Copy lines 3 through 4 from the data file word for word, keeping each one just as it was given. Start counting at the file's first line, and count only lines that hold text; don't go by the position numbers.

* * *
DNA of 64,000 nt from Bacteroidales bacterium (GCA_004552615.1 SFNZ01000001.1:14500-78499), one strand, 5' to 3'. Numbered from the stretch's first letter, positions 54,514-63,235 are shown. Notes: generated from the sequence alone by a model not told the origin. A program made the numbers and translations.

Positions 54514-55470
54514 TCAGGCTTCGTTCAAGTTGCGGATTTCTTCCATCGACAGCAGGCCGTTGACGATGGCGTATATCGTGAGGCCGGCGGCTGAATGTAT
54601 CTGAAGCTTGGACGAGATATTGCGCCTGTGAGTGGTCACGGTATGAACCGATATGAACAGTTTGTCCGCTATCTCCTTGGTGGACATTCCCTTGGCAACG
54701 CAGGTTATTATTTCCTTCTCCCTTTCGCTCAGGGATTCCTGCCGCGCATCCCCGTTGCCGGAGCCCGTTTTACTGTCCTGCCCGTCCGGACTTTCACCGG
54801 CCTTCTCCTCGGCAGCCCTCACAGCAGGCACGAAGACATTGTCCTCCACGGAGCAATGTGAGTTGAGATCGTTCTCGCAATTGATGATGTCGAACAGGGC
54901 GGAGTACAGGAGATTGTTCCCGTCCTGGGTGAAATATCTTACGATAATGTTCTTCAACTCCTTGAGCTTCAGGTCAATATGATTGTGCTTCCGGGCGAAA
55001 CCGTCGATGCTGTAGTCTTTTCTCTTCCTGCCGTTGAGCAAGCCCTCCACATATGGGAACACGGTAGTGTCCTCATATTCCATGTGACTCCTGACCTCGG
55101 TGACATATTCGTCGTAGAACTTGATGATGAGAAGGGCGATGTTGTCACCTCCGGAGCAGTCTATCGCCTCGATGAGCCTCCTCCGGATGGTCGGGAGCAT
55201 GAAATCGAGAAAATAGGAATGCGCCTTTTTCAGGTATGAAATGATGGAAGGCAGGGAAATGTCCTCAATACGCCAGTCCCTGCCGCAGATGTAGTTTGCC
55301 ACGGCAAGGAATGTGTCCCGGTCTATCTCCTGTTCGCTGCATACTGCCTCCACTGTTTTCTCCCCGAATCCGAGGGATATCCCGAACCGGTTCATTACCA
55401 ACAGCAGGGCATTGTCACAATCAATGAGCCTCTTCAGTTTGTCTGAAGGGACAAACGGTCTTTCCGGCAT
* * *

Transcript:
54514 TCAGGCTTCGTTCAAGTTGCGGATTTCTTCCATCGACAGCAGGCCGTTGACGATGGCGTATATCGTGAGGCCGGCGGCTGAATGTAT
54601 CTGAAGCTTGGACGAGATATTGCGCCTGTGAGTGGTCACGGTATGAACCGATATGAACAGTTTGTCCGCTATCTCCTTGGTGGACATTCCCTTGGCAACG